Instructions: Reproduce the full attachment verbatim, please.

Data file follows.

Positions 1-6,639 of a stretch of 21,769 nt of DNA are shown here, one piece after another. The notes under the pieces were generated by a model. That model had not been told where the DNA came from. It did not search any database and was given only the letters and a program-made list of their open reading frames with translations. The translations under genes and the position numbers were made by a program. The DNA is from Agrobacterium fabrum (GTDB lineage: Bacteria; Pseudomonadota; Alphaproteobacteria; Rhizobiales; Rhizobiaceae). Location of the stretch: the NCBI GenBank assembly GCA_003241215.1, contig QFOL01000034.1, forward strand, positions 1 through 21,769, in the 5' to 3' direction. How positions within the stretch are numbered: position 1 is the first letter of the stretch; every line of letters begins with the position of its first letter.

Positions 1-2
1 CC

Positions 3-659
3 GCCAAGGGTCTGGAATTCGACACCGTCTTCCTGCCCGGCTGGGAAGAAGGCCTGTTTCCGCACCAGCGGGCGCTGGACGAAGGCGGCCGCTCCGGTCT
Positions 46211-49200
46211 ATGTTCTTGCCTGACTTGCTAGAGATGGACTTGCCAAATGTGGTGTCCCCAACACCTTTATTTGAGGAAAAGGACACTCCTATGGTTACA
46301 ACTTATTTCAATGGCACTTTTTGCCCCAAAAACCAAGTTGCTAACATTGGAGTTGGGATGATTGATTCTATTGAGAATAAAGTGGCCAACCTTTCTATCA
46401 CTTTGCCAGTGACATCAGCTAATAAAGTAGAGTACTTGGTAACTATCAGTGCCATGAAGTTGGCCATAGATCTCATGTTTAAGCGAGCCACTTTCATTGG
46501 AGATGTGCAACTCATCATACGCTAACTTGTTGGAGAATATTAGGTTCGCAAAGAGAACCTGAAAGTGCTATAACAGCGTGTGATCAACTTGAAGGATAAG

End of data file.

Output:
Positions 1-6,639 of a stretch of 21,769 nt of DNA are shown here, one piece after another. The notes under the pieces were generated by a model. That model had not been told where the DNA came from. It did not search any database and was given only the letters and a program-made list of their open reading frames with translations. The translations under genes and the position numbers were made by a program. The DNA is from Agrobacterium fabrum (GTDB lineage: Bacteria; Pseudomonadota; Alphaproteobacteria; Rhizobiales; Rhizobiaceae). Location of the stretch: the NCBI GenBank assembly GCA_003241215.1, contig QFOL01000034.1, forward strand, positions 1 through 21,769, in the 5' to 3' direction. How positions within the stretch are numbered: position 1 is the first letter of the stretch; every line of letters begins with the position of its first letter.

Positions 1-2
1 CC

Positions 3-659
3 GCCAAGGGTCTGGAATTCGACACCGTCTTCCTGCCCGGCTGGGAAGAAGGCCTGTTTCCGCACCAGCGGGCGCTGGACGAAGGCGGCCGCTCCGGTCT
Positions 46211-49200
46211 ATGTTCTTGCCTGACTTGCTAGAGATGGACTTGCCAAATGTGGTGTCCCCAACACCTTTATTTGAGGAAAAGGACACTCCTATGGTTACA
46301 ACTTATTTCAATGGCACTTTTTGCCCCAAAAACCAAGTTGCTAACATTGGAGTTGGGATGATTGATTCTATTGAGAATAAAGTGGCCAACCTTTCTATCA
46401 CTTTGCCAGTGACATCAGCTAATAAAGTAGAGTACTTGGTAACTATCAGTGCCATGAAGTTGGCCATAGATCTCATGTTTAAGCGAGCCACTTTCATTGG
46501 AGATGTGCAACTCATCATACGCTAACTTGTTGGAGAATATTAGGTTCGCAAAGAGAACCTGAAAGTGCTATAACAGCGTGTGATCAACTTGAAGGATAAG